I can tell this House a lot more of what we have done and a lot more of what is planned. Indeed I would be happy to sit with any Member or a collection of Members at any time, on any day to discuss more of what we will be doing in the Ministry. More than that, to hear from Members in this House, whether they be Opposition or Government and indeed to hear from members of the public, whether they be parents or guardians or students themselves. How is it we can better serve the children of Guyana in the education system? How is it that we can better prepare our school leavers for the work ahead of them, the development of our country? We would be happy to talk to our people, to anyone about that.
The combination of many measures, the provision of school uniforms, the provision of meals, the different environments – the provision of the actual classroom, the provision of trained teachers to a percentage that is unprecedented in our land. All of these things have contributed to us seeing a reduction in the dropout rates in our country. This is something that concerns us all.
We are concerned as I am sure the other Members of this. We on the Government side are concerned; we at the Ministry of Education are deeply concerned about every single child that leaves school early. We are concerned that that child would not be prepared for the world that faces them and more. We are concerned that we would be robbing ourselves of the benefit of a child who is properly prepared to help to develop Guyana. This is something that we will keep working at. This is something that we will join with other countries across this world in trying to resolve. Many countries, including those countries that have far more millions of people and far more years of experience addressing the issues of education that they struggle with daily. We will continue to address this issue. I am happy to report in this House and I think the Nation needs to know that with the measures that the PPP/Civic Government have put in place over the last couple of years, we have seen a reduction in the number of children dropping out.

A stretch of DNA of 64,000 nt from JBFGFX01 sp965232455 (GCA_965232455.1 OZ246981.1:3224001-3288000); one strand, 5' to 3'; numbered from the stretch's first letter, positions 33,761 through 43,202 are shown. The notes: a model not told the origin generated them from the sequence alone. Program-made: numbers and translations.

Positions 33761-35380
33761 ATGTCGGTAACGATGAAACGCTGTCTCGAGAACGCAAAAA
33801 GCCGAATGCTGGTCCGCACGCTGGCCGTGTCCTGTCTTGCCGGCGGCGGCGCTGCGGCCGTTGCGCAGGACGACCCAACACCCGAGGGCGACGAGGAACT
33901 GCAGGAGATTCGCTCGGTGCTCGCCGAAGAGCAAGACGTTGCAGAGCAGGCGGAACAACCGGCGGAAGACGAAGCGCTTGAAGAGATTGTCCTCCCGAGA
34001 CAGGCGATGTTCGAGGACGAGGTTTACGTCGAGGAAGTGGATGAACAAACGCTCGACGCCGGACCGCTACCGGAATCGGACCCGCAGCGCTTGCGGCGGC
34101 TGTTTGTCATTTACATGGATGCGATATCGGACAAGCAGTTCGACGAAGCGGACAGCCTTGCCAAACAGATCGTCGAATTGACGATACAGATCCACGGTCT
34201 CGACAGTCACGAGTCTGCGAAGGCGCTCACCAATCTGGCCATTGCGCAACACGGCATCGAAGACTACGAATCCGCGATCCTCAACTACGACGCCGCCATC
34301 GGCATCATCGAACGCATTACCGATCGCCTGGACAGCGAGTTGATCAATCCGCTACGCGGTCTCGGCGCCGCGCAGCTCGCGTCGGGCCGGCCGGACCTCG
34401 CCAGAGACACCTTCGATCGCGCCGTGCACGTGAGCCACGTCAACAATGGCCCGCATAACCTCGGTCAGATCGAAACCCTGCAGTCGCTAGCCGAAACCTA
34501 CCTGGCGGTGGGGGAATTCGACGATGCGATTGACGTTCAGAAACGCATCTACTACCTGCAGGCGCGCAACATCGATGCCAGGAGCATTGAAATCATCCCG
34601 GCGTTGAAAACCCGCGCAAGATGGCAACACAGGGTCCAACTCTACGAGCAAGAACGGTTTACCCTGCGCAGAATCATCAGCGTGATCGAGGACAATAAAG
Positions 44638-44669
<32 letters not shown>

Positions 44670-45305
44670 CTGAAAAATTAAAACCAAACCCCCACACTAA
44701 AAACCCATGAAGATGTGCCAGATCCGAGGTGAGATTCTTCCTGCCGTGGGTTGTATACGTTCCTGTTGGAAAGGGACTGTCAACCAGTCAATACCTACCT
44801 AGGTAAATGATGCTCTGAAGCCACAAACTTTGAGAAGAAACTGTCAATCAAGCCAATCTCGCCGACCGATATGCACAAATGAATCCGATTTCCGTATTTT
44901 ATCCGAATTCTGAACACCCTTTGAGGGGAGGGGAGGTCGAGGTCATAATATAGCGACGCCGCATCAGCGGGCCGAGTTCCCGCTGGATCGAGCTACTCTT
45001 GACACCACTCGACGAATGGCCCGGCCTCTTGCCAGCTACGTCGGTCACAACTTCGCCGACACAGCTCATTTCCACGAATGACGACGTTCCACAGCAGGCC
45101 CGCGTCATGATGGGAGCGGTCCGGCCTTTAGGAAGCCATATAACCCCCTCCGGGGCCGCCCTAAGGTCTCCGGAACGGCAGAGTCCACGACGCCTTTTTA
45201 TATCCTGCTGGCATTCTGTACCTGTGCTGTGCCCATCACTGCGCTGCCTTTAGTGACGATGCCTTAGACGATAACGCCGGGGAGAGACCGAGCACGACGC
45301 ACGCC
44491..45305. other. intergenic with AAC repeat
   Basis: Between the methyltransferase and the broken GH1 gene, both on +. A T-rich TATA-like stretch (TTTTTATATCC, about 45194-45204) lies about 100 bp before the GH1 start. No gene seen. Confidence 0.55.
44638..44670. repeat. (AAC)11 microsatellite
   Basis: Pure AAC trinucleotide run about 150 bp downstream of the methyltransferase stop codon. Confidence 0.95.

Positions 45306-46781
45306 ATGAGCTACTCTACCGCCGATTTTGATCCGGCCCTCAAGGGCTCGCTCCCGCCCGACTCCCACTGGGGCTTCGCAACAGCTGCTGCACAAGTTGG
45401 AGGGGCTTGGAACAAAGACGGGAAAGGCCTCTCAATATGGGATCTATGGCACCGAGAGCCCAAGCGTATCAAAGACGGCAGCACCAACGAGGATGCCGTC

In 2005/2006, we had from the general secondary schools 7.5% of our population or 1940 students dropping out. In the 2009/2010 period, we had 4%. That is a reduction by 3%; we are talking about 800-900 children that stayed in the school system and who are now going to be able to better prepare themselves and their families for all that Guyana is able to give. So for what we have done in budget after budget and what we have been asking to be able to continue to do, once this budget is approve, is to allow our children the opportunity to finish school so that they can develop their lives, their family’s lives and our country better than if they were not able to finish school. For every child that we offer school meals to; for every child that we offer the uniforms to; for every child that we offer more trained teachers to, we are more likely to be able to retain in our education system, retain in our class rooms, our boys and girls so that they can benefit from the instructions that happens in those classrooms. I was a little put off just now with a suck teeth that I heard; wherever you sit in this House, the fact that 800 children in a four year period stayed in school rather than dropping out, should be something that we are all cheering about.